A Game-Changing Advanced Analytics Solution

A Game-Changing Advanced Analytics Solution

A Game-Changing Advanced Analytics Solution

A Game-Changing Advanced Analytics Solution

On a recent Parker Avery “Talk Retail to Me” podcast episode, Chief Analytics Officer Sam Iosevich discussed Parker Avery’s advanced analytics solution development efforts with the firm’s Director of Solutions Architecture, Leo Greyz. Leo is enhancing Parker Avery’s “Results as a Service” (RaaS) offering and bringing it to the next level as a “Software as a Service” (SaaS) product for retailers and CPG companies.

In this blog post, we provide highlights of their conversation, including Leo’s recommendations for retailers and CPGs who are moving forward with their advanced analytics initiatives.

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Clean Data and External Sources

As analytics grows and initiatives gain momentum, companies will continue to realize that clean data is critical to successful outcomes. Cleansing the data and making sure the hierarchies make sense for the business are also key focus points. Parker Avery has been helping clients achieve this data cleanliness—including data governance—for quite some time.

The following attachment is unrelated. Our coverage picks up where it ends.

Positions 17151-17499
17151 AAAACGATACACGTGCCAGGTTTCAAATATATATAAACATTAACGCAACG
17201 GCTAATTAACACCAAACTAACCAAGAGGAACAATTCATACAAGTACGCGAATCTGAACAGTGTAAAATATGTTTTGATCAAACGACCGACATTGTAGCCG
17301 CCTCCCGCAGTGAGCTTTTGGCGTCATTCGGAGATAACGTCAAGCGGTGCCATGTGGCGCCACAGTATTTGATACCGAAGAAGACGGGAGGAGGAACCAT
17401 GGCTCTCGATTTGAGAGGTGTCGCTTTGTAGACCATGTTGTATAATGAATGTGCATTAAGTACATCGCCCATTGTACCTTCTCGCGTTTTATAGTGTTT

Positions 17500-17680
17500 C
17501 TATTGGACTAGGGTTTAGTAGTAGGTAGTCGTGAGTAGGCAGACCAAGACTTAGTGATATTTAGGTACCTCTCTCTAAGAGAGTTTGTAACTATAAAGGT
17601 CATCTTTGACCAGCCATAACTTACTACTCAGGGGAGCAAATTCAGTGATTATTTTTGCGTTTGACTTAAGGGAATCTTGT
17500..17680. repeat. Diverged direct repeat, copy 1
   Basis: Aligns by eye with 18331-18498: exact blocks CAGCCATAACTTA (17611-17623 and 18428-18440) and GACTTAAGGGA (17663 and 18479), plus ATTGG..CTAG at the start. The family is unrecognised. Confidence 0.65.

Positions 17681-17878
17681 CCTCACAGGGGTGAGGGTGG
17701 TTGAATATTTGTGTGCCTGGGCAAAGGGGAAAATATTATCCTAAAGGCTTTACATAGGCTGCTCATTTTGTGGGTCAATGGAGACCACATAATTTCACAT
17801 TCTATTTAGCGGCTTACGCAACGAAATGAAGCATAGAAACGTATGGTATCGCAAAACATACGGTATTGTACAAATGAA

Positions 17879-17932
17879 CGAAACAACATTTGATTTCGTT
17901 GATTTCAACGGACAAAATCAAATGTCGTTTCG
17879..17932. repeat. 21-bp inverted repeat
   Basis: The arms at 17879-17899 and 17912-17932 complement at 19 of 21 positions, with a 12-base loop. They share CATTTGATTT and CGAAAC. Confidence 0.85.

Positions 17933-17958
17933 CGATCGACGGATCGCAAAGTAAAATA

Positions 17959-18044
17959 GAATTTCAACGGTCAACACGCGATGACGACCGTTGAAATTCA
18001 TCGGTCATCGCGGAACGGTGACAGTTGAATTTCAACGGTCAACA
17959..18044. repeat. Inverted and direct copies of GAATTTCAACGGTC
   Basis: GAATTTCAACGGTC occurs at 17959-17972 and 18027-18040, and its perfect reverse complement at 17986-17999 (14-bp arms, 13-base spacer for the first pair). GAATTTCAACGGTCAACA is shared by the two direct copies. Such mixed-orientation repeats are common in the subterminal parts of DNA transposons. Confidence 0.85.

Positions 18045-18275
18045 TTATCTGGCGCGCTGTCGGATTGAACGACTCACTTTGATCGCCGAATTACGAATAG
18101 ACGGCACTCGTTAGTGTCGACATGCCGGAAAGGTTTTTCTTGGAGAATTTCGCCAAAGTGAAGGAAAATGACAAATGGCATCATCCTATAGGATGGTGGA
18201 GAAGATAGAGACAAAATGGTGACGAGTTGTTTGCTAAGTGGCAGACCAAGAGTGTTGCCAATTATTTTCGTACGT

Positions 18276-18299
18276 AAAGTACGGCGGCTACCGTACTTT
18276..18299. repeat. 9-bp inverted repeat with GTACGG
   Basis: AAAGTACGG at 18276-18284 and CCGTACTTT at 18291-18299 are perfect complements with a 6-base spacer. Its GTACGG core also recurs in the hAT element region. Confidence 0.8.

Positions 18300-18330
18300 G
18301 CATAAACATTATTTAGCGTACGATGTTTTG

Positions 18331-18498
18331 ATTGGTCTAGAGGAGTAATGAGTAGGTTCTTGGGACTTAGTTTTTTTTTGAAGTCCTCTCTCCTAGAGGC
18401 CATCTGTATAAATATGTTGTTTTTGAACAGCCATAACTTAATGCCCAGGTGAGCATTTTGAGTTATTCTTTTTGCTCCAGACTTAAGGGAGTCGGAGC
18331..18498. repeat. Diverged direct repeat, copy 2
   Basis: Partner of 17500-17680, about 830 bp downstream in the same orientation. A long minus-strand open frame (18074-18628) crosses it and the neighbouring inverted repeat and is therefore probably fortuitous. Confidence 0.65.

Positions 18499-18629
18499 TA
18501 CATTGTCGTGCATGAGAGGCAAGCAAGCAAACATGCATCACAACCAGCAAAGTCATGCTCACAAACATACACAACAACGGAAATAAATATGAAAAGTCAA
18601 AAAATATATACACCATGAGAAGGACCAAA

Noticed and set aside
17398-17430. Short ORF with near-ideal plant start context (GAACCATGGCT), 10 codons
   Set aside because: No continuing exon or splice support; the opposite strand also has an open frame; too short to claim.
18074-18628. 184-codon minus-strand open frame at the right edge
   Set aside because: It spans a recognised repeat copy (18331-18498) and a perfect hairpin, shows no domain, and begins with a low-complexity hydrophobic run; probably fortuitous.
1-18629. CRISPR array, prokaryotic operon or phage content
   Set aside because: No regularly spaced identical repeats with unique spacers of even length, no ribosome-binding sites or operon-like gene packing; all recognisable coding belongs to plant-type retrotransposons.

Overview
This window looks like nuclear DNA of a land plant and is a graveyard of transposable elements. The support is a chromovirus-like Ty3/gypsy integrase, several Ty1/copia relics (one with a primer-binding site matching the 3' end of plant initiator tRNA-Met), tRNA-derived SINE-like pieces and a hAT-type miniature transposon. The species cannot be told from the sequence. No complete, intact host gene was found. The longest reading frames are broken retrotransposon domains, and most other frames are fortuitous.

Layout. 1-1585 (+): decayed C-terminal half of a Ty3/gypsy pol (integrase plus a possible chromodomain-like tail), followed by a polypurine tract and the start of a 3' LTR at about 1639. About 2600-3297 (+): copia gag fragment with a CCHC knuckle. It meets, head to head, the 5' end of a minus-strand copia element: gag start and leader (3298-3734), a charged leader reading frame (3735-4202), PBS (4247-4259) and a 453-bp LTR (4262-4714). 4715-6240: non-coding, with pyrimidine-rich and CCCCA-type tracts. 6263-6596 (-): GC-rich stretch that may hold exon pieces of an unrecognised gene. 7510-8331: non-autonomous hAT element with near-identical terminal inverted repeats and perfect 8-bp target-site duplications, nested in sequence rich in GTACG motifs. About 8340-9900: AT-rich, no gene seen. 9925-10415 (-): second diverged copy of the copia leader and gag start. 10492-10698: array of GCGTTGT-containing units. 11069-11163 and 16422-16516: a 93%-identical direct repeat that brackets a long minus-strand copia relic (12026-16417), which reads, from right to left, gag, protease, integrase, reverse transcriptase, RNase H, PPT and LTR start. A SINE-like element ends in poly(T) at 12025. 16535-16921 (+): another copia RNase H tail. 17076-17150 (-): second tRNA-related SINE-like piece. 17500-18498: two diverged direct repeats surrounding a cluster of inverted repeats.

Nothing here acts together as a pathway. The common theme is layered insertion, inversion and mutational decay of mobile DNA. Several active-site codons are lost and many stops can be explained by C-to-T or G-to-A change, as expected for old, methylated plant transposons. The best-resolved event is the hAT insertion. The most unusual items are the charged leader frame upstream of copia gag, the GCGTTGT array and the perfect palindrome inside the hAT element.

Bringing in external data sources by leveraging partnerships is also key. This entails combining clean, internal data with external, more predictive data across all retail and consumer brand segments. Knowing the proper data to bring in is highly important to creating meaningful results for analytics initiatives.

Data-Sharing Methods

There are many ways of sharing data, but this could be done easier and more standardized. Some companies are creating different data-sharing approaches, but in the future, they will be more standardized. As a result, data-sharing will be a lot easier to share both internally—between different business functions—and externally with partners, consultants, etc.

Right now, there are different methods, for example, SSTP and Azure, that use data formats such as Parquet and CSV. As such, Parker Avery is approaching development and architecture by having a place to stage the data. But we are also designing the solution to be flexible enough to enable different connectors for different services. As an example, if one client uses Amazon’s S3 buckets, we built the connector that other clients can leverage. If it’s something new, we will build a new connector. Without a standardized approach, multiple connectors are necessary today. If the industry gets to a standardized way of sharing data, we will only need to use specialized connectors for any legacy systems still in use.